Joseph Smith

Joseph Smith
Prophet, Seer and Revelator

Saturday, March 12, 2011

The Mormon War

In 1854 President Pierce wanted to appoint Colonel Steptoe as governor, but when Steptoe visited Utah, he could see that the people loved Brigham and followed him. Colonel Steptoe recommended that Brigham Young remain as governor because Brigham was “the most suitable person . . . for that office.”

Some of the judges sent to Utah did not get along with the Mormons. They accused Brigham of rebelling against the United States Government. Even though Brigham sent letters telling President Buchanan that the Mormons supported the United States Government, it did no good.

At the time Congress was divided on the issue of slavery. Each side wanted the support of the western territories. A new Republican party had been formed in Nebraska that didn’t want slavery or polygamy (a man marrying more than one wife) in the territories. Though President Buchanan was a Democrat, he didn’t want anyone to think he was in favor of polygamy. He also wanted to show the south that rebellion would not be tolerated, whether it was Brigham Young and polygamy in the west or slavery in the south. To make his point, Buchanan sent an army of two thousand five hundred soldiers to Utah under the leadership of General Albert Sidney Johnston. But the President didn’t bother to let Brigham know they were coming. President Buchanan also replaced Brigham as governor, appointing Alfred Cumming in his place. Governor Cumming traveled west with the army.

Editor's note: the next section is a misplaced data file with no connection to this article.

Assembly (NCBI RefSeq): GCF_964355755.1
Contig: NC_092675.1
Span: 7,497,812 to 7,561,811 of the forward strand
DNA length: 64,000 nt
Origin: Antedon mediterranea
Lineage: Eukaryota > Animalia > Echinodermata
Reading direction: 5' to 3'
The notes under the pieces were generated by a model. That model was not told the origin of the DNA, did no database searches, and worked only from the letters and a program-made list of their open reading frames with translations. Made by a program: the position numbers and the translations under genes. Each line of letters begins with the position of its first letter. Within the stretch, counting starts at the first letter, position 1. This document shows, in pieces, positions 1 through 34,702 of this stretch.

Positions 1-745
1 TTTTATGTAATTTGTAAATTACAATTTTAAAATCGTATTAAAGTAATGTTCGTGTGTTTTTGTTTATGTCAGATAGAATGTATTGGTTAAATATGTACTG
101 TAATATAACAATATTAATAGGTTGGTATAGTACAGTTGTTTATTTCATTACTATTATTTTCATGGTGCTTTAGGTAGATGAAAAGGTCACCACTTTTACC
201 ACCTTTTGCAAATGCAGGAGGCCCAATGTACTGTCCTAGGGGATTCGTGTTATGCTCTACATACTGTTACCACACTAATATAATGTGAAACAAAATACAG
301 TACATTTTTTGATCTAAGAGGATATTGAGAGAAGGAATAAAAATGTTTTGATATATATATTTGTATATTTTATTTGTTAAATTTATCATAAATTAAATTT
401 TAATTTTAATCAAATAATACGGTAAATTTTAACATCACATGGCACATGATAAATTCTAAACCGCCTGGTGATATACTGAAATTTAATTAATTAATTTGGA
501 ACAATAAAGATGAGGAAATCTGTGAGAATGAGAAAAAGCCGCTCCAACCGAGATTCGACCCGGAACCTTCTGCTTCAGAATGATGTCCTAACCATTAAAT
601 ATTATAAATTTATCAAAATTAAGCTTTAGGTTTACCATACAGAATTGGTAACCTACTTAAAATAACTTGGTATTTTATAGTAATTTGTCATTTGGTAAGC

Abraham O. Smoot, mayor of Salt Lake City, was out on the plains taking mail across the country, and he was the first to learn that the army was coming. He and several others raced back to tell Brigham. They averaged over one hundred miles a day with their best horses hitched to a small wagon.

When Brigham heard that Johnston’s Army was heading west, he sent men out to delay their progress. The men burned the grass so the animals of the army had nothing to eat; they lit the army’s supply wagons on fire and destroyed the bridges they had to cross. The men also burned the Mormon outposts of Fort Bridger and Fort Supply so the troops would have nowhere to stay. The army had to camp in Wyoming during the winter of 1857.They suffered without food and shelter for protection.

More next week on what happened.

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